As I wrote out the passage, I remembered that circumcision is also described in God’s Word as a sign of: spiritual rebirth (Rom 2:29), God’s covenant (Gen 17:11), and spiritual humility (Deut 10:16). I was reminded of some key spiritual truths I had not considered in a long time. I prayed something like: Lord, circumcise my ears, so I can hear you when you speak. Let me hear your warnings, your instructions, your encouragement, and your assurance. The concept of uncircumcised ears became more meaningful when I incorporated it into my prayers. Suddenly, a passage that seemed only about the history of rebellious Israel had a very practical, personal application.
My journals also serve as a spiritual autobiography. I don’t remember some of the things I prayed about as a fifteen-year-old, but reading through my childhood journals, I see a young girl who earnestly sought God. I can also look back on some of my darkest seasons and see how God was with me, even when I had stopped seeking him.
Journaling also prepared me for a trial I experienced while serving the Lord in Asia. I was following a Bible-in-a-Year reading plan, and one morning, my reading included Hebrews 10:34, “you joyfully accepted the plundering of your property, since you knew that you yourselves had a better possession and an abiding one” (esv). I didn’t know why at the time, but I marked that verse in my Bible and wrote it in my journal. Later that week, my room was plundered, and some of my property was stolen. Normally, I would have been shaken by such a violation, but I thought of what I had written in my journal and had a calm peace—an assurance that God had prepared me for it. I dealt with the situation much more joyfully than I would have otherwise, which served as a powerful testimony to the Muslim students I was working with.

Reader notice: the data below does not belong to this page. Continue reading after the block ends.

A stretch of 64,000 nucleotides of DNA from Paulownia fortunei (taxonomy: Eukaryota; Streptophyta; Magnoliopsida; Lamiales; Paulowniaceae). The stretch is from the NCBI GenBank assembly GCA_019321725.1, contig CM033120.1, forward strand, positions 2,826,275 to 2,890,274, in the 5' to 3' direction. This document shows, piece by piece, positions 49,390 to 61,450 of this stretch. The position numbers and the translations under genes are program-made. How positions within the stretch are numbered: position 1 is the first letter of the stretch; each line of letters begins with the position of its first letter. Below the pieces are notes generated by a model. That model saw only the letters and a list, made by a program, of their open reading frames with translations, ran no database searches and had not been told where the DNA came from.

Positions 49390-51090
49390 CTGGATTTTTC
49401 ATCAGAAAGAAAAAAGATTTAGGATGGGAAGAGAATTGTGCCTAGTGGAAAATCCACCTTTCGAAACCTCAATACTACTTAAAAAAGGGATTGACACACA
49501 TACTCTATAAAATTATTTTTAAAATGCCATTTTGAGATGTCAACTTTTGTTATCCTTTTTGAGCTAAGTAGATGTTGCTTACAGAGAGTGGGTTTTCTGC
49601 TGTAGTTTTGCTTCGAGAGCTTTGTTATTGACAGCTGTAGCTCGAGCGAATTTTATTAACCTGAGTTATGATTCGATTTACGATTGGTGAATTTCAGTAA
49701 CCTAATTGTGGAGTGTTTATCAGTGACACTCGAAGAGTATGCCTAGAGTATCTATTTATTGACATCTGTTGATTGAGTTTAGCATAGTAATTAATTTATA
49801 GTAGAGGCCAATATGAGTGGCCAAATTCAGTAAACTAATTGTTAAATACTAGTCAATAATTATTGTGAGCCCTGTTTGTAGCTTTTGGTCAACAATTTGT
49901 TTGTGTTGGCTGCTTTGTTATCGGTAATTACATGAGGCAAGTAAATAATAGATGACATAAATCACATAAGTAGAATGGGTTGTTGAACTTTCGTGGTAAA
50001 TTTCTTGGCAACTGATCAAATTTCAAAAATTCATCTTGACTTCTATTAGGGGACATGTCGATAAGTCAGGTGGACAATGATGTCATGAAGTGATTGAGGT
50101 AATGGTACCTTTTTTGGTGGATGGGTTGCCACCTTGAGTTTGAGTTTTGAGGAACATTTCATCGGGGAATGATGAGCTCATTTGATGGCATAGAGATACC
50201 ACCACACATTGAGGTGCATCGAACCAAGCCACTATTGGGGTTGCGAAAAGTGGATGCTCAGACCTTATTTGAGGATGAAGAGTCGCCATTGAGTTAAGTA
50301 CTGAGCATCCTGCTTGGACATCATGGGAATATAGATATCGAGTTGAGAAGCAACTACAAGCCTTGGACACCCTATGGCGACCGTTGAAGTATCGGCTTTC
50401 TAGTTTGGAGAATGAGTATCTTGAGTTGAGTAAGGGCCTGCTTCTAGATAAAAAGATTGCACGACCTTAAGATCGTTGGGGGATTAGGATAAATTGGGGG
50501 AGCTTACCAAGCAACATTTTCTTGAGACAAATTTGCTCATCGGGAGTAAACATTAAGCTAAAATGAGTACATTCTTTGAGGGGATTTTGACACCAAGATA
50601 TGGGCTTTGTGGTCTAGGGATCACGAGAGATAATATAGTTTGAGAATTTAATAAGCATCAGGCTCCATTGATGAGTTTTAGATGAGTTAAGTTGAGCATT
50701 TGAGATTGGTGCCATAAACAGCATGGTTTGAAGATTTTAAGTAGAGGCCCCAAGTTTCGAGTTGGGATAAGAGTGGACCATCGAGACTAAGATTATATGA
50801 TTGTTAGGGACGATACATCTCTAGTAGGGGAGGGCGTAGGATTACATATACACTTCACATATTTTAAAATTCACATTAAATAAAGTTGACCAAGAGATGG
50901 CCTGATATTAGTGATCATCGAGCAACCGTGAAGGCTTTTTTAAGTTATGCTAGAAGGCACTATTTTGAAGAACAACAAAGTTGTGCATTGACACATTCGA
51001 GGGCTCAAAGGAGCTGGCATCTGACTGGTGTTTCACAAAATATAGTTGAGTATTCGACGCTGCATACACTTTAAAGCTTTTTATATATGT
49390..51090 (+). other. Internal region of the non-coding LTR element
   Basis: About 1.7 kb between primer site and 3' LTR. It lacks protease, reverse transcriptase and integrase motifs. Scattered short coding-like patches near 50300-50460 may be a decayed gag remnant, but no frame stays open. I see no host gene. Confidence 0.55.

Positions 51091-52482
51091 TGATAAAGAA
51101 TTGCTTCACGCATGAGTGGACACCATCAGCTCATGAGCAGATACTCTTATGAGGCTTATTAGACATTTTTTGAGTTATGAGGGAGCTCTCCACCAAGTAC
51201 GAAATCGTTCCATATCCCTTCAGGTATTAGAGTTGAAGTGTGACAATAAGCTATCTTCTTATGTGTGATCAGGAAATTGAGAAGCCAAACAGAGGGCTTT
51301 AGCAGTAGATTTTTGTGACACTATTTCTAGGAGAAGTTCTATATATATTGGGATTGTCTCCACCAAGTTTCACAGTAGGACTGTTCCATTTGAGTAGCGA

Why not make journaling part of how you connect with God? I suspect that, like me, you will be amazed as you read through the pages of old journals and see what God has done. You will see prayers that were answered, problems that were solved, and people who were saved. Keep a record of how God moves in your life, and over time, you will see how intimately God is involved. Then, one day, you will read with awe the testimony God has written on the pages of your life.
Evening Reflection - Wednesday, August 18
The Cure for Suffering
Reflections on Romans
When I enter my weekly Bible study, I know I’ll hear laughter. Not always from every person, but definitely from John. His laughter is loud and rhythmic—that sort of from-the-gut outburst of emotion. He’ll laugh after a set of worship songs, during a prayer request, or when my two-year-old son runs and jumps into his lap. One thing makes his laughter unusual, though—John is blind. What’s more? Just six months ago, John’s wife died unexpectedly, removing the one who filled in for his eyes. But John still laughs.
Why does he not resent God? Why the joy? John would affirm, with Paul, that “God works all things together for good” (Rom 8:28). But Romans doesn’t speak of blindness, death or laughter. And it certainly doesn’t explain why good people suffer. Rather, this passage puts the focus on God: “Who are you, O person, to answer back to God? Will the clay say to its Potter, ‘Why have you made me like this?’ ” (9:20).
In this passage, Paul is wrestling with Israel’s rejection of Christ. He uses the example of Pharaoh to make the point that we don’t always know why or how God acts. We don’t know why Pharaoh was raised up as a leader, other than that he was a tool in God’s plan—a tool that ultimately led to God’s glory.
The imagery that Paul uses can also be found in Jeremiah. God instructs the prophet to go to a potter’s house. Jeremiah watches as the clay is “spoiled in the potter’s hand,” and then “reworked … into another vessel, as it seemed good to the potter to do” (Jer 18:4). Then God says, “Behold, like the clay in the potter’s hand, so are you in my hand” (18:6).
The Bible doesn’t tell us why bad things happen to good people, but it affirms that we serve a Potter who molds his clay with wisdom, intention and goodness. Paul insists that God is faithful to his promises (Rom 9:6–8)—merciful and compassionate to those he loves (9:14–18). God will—in the end—break open his treasury and lavish his people with “riches of his glory” (9:23).
When our life experiences don’t seem to reflect this, we need to rest in God. Sometimes the best antidote for our suffering is not an answer but an affirmation that God is God.